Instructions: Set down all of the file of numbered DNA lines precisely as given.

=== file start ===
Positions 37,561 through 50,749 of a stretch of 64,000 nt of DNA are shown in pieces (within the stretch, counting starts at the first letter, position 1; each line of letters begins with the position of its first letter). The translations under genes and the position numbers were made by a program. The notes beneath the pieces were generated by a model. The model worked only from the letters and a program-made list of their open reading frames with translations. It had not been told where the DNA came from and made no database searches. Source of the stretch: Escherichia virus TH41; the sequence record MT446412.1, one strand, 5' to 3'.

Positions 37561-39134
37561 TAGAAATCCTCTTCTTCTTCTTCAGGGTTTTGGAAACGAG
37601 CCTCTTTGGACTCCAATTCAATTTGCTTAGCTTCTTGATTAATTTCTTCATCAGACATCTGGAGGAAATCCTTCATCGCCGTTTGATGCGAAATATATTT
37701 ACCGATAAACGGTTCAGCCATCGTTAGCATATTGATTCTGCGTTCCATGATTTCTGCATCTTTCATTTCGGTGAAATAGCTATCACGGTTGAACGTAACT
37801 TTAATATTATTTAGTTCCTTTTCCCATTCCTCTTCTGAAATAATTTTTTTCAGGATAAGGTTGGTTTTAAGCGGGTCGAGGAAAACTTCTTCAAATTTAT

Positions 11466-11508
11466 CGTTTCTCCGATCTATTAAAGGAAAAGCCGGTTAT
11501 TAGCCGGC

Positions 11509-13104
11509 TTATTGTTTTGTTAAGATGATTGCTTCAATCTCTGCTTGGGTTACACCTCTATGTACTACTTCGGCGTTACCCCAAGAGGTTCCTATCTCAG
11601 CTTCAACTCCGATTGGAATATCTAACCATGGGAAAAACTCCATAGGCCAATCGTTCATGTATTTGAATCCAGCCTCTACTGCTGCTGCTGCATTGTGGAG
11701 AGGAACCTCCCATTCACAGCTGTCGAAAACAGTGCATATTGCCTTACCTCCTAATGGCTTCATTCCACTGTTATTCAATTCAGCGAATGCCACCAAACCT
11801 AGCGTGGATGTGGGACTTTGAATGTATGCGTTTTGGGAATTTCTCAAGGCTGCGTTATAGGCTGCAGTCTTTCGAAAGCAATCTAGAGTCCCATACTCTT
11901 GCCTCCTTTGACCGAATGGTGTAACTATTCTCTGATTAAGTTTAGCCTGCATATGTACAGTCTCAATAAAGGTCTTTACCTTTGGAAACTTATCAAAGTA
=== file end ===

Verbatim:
Positions 37,561 through 50,749 of a stretch of 64,000 nt of DNA are shown in pieces (within the stretch, counting starts at the first letter, position 1; each line of letters begins with the position of its first letter). The translations under genes and the position numbers were made by a program. The notes beneath the pieces were generated by a model. The model worked only from the letters and a program-made list of their open reading frames with translations. It had not been told where the DNA came from and made no database searches. Source of the stretch: Escherichia virus TH41; the sequence record MT446412.1, one strand, 5' to 3'.

Positions 37561-39134
37561 TAGAAATCCTCTTCTTCTTCTTCAGGGTTTTGGAAACGAG
37601 CCTCTTTGGACTCCAATTCAATTTGCTTAGCTTCTTGATTAATTTCTTCATCAGACATCTGGAGGAAATCCTTCATCGCCGTTTGATGCGAAATATATTT
37701 ACCGATAAACGGTTCAGCCATCGTTAGCATATTGATTCTGCGTTCCATGATTTCTGCATCTTTCATTTCGGTGAAATAGCTATCACGGTTGAACGTAACT
37801 TTAATATTATTTAGTTCCTTTTCCCATTCCTCTTCTGAAATAATTTTTTTCAGGATAAGGTTGGTTTTAAGCGGGTCGAGGAAAACTTCTTCAAATTTAT

Positions 11466-11508
11466 CGTTTCTCCGATCTATTAAAGGAAAAGCCGGTTAT
11501 TAGCCGGC

Positions 11509-13104
11509 TTATTGTTTTGTTAAGATGATTGCTTCAATCTCTGCTTGGGTTACACCTCTATGTACTACTTCGGCGTTACCCCAAGAGGTTCCTATCTCAG
11601 CTTCAACTCCGATTGGAATATCTAACCATGGGAAAAACTCCATAGGCCAATCGTTCATGTATTTGAATCCAGCCTCTACTGCTGCTGCTGCATTGTGGAG
11701 AGGAACCTCCCATTCACAGCTGTCGAAAACAGTGCATATTGCCTTACCTCCTAATGGCTTCATTCCACTGTTATTCAATTCAGCGAATGCCACCAAACCT
11801 AGCGTGGATGTGGGACTTTGAATGTATGCGTTTTGGGAATTTCTCAAGGCTGCGTTATAGGCTGCAGTCTTTCGAAAGCAATCTAGAGTCCCATACTCTT
11901 GCCTCCTTTGACCGAATGGTGTAACTATTCTCTGATTAAGTTTAGCCTGCATATGTACAGTCTCAATAAAGGTCTTTACCTTTGGAAACTTATCAAAGTA